Duke Anesthesiology Residency Education (DARE) Blog
Duke Anesthesiology is proud to have one of the top-ranked residency programs in the nation. And two of the doctors who oversee this highly regarded program have developed one more way to connect – the DARE blog!
Answer common questions directed towards the Residency Program office
Share educational experiences (both successes and failures)
Open communication between medical students, residents and educators regarding medical education
With this blog, the Duke Anesthesiology Residency Program director and associate director hope that individuals will feel they can reach out to them online with any questions they may have about the department and Duke as a whole, ultimately creating beneficial conversations.
A: Currently, due to the COVID-19 pandemic, we are not able to accommodate observerships for international students. For those interested in our program, please visit our Duke Anesthesiology Residency Program webpage for dates for our upcoming virtual open houses.
A: I am excited to hear about your interest. I am sure you will receive lots of advice on how to best prepare for a career in anesthesiology, beginning with residency. At Duke, we are looking for residents who are passionate about anesthesiology and will lead our field into the future. It is important to be well-rounded with 1) a good understanding of physiology, pathophysiology and pharmacology, 2) well-developed clinical skills and bedside manner, 3) a passion for lifelong learning, and 4) leadership experience. This is not a comprehensive list, but is meant to guide you as you begin your preparations. At Duke, we will foster growth in each one of these areas to best prepare you for your career.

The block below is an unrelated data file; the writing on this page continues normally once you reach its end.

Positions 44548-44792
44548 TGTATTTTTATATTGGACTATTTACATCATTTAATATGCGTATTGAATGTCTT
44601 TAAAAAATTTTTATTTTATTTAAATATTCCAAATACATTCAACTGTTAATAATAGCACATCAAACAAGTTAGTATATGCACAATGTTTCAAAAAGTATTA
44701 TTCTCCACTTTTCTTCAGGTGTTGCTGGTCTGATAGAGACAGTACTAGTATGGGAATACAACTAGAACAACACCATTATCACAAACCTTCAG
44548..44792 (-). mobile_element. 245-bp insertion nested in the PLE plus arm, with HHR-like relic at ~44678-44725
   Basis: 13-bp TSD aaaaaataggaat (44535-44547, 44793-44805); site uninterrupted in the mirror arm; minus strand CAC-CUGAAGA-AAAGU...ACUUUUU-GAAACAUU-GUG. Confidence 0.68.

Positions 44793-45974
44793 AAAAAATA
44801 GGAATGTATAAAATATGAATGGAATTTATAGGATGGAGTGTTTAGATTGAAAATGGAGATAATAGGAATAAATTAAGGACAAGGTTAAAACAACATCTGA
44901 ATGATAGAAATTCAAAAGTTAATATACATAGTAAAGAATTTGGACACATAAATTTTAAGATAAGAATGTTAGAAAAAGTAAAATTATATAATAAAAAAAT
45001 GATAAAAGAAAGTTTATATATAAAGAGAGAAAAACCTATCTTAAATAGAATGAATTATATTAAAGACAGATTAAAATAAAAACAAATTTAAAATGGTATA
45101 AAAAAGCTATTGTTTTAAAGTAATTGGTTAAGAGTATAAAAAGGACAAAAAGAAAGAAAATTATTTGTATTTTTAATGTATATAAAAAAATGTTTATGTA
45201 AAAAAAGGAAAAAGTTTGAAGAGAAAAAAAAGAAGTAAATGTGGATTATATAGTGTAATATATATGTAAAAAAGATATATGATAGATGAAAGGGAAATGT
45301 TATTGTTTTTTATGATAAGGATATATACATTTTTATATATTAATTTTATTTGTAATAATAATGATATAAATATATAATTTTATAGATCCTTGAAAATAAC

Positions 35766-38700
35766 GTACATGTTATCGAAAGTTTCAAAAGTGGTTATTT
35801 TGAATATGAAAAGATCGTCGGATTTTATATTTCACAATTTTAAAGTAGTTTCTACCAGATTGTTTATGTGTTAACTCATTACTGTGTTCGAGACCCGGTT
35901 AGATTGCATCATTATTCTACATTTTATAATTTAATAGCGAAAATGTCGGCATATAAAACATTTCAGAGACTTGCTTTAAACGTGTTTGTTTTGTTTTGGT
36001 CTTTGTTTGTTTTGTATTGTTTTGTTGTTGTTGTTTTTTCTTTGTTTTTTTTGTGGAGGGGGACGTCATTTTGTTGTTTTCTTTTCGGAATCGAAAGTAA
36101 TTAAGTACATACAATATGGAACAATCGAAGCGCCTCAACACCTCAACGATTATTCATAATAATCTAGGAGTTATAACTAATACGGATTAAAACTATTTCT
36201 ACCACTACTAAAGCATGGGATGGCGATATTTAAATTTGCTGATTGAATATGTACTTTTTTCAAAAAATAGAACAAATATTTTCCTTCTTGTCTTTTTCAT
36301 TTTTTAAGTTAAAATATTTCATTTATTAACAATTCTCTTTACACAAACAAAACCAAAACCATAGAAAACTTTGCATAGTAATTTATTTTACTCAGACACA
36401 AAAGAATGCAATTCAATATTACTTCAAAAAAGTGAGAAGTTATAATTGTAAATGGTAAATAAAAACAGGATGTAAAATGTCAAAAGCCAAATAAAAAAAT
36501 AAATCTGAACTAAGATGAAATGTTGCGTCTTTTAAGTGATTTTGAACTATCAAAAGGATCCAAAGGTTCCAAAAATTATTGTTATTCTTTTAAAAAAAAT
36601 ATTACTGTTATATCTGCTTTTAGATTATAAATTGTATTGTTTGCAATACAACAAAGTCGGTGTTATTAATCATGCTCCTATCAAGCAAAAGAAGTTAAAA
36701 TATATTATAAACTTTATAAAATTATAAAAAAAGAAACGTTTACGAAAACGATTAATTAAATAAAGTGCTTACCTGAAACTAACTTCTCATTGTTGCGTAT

A: For the leadership development program for the residents, we use the Duke Healthcare Leadership Model as our guide. Each of the five core competencies (integrity, emotional intelligence, teamwork, selfless service, and critical thinking) and the core principle of patient-centeredness are integral to leadership in anesthesiology.
A: “To care for him who shall have borne the battle and for his widow and his orphan” was declared by President Abraham Lincoln in 1865 at his second inauguration and remains the motto of the U.S. Department of Veterans Affairs (VA).
A: You spend three years of medical school trying to figure out what you want to be when you grow up, and then you spend a lot of your own (or your parents’) money and frequent flyer miles trying to figure out where you want to train for the job you want to have.